When Self-Defense Laws Go Too Far

Emily Bazelon takes a close look at Florida's "Stand Your Ground" law, which protected the man who killed Trayvon Martin:

It’s that decision not to press charges that makes Stand Your Ground laws, which a bunch of other states have adopted, a crazy departure from the past. It’s one thing to raise self-defense at trial. It’s another to have what the Florida Supreme Court calls “true immunity.” True immunity, the court said, means a trial judge can dismiss a prosecution, based on a Stand Your Ground assertion, before trial begins.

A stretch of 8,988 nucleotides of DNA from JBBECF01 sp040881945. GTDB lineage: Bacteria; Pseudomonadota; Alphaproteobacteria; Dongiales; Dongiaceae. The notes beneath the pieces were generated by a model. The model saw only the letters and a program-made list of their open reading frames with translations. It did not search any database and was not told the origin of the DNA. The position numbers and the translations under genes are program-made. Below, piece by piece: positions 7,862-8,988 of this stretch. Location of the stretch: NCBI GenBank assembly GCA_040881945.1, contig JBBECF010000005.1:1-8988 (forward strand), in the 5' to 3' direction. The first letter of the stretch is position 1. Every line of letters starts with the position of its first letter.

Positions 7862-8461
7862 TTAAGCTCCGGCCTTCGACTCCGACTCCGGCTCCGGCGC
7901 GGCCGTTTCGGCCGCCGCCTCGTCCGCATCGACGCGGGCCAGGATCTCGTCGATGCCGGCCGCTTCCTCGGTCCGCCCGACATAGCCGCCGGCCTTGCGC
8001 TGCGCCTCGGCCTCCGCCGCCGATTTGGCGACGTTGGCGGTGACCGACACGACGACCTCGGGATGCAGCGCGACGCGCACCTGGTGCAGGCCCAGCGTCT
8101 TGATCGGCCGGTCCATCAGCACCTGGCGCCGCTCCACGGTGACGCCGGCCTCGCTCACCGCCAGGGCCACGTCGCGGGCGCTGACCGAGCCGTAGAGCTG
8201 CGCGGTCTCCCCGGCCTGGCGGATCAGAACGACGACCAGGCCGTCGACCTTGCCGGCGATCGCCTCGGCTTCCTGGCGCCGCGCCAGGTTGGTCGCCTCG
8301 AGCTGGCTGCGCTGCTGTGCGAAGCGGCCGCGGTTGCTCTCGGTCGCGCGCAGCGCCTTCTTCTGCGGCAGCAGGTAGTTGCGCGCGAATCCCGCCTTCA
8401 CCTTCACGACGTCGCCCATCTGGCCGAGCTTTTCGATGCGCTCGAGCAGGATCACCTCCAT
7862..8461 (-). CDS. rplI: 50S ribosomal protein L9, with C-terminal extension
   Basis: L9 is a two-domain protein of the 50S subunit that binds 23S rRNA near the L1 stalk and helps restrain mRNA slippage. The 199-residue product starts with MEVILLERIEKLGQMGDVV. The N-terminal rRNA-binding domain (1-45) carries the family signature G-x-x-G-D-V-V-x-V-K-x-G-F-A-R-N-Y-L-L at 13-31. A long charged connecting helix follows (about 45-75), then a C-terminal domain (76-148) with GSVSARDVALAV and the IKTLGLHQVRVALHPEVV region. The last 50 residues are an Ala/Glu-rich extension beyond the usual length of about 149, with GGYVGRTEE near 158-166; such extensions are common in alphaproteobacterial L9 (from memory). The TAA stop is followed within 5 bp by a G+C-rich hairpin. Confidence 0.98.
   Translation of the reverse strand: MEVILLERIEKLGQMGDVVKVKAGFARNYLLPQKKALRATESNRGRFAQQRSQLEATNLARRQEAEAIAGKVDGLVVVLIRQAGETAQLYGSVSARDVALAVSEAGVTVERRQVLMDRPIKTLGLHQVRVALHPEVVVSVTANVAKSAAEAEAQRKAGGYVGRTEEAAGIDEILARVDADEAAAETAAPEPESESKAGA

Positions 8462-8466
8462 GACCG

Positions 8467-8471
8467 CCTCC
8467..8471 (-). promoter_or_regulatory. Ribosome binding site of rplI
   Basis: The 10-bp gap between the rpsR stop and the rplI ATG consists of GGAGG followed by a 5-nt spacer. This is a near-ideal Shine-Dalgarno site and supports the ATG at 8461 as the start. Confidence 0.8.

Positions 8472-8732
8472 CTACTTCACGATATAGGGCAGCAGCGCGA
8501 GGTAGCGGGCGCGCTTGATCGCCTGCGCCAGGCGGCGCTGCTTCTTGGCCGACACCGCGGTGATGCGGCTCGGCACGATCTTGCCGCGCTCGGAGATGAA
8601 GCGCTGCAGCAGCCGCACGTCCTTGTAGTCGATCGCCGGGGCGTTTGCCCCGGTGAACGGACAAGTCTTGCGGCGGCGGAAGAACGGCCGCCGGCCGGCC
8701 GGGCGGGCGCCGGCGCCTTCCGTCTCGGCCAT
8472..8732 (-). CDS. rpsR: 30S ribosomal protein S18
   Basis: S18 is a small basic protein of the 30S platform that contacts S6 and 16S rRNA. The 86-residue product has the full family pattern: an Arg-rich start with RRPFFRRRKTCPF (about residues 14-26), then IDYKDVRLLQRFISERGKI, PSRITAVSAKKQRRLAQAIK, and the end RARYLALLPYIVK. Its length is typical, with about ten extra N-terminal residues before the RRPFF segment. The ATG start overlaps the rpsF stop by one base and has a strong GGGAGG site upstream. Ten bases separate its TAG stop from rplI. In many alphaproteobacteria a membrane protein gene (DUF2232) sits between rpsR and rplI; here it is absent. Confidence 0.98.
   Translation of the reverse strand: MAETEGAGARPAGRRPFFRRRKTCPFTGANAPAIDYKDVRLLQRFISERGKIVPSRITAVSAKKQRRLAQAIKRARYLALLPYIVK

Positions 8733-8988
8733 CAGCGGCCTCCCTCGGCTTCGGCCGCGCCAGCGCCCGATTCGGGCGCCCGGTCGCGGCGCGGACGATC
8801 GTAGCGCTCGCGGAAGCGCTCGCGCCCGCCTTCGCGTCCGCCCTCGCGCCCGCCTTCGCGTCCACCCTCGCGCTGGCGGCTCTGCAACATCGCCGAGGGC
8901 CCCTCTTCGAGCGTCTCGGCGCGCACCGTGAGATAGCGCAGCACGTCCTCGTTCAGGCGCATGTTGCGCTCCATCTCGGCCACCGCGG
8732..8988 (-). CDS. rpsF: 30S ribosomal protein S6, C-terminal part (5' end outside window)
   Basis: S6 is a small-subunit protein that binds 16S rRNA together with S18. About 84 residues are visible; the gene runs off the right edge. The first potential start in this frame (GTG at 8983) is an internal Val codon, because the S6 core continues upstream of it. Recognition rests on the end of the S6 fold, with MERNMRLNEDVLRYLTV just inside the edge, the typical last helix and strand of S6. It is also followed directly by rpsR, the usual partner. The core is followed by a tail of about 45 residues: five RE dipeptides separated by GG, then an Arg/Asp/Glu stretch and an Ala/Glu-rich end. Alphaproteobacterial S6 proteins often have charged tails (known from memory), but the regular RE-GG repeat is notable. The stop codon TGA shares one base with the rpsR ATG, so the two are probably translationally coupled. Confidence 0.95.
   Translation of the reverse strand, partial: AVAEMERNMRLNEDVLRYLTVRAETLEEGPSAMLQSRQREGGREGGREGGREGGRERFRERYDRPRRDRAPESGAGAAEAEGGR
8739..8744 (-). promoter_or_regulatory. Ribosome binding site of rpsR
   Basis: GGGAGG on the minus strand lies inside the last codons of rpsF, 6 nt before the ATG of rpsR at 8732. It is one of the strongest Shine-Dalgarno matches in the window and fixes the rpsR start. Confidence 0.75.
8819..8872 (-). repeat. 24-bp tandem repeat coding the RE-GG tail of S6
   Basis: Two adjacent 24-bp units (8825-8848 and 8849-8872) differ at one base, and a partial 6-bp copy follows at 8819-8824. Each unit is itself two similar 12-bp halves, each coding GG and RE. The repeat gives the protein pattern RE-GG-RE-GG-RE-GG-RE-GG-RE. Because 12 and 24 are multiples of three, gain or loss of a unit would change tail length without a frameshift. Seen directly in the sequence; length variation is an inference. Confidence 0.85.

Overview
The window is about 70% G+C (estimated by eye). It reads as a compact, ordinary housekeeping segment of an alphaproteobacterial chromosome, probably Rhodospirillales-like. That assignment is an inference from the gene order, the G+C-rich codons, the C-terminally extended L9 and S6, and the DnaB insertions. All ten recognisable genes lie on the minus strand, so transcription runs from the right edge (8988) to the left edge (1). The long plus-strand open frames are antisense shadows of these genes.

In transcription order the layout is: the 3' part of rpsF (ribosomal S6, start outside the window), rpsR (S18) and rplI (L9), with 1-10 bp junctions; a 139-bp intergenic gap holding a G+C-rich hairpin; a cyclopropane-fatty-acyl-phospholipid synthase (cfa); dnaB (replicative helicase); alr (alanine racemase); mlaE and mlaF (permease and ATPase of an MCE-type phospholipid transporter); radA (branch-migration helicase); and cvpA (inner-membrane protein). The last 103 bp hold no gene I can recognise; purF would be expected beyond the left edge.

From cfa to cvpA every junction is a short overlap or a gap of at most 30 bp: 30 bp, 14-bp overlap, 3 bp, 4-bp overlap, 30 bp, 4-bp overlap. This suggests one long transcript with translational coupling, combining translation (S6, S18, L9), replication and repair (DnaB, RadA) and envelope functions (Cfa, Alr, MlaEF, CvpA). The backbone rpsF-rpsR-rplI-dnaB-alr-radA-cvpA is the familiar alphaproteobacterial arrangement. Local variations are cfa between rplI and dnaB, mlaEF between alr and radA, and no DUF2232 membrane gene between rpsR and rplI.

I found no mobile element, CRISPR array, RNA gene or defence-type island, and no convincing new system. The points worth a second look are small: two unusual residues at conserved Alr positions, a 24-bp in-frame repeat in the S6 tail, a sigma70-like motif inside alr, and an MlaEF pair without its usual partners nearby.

Gregory O'Meara, a former prosecutor, thinks basic self-defense laws are enough:

To claim self defense or defense of others under current statutes, a person under attack (the defender) needs to raise credible proof: first, that he reasonably thought he (or another) was unlawfully under imminent deadly attack by another; second, that each forceful action, including deadly force, he took in response to this attack was necessary to stop the attack; and third, that he acted solely with the intent to thwart the unlawful attack. In many jurisdictions, the defender must withdraw from the fight before using deadly force if he can do so in complete safety. If the defender meets these requirements, he will be found not guilty.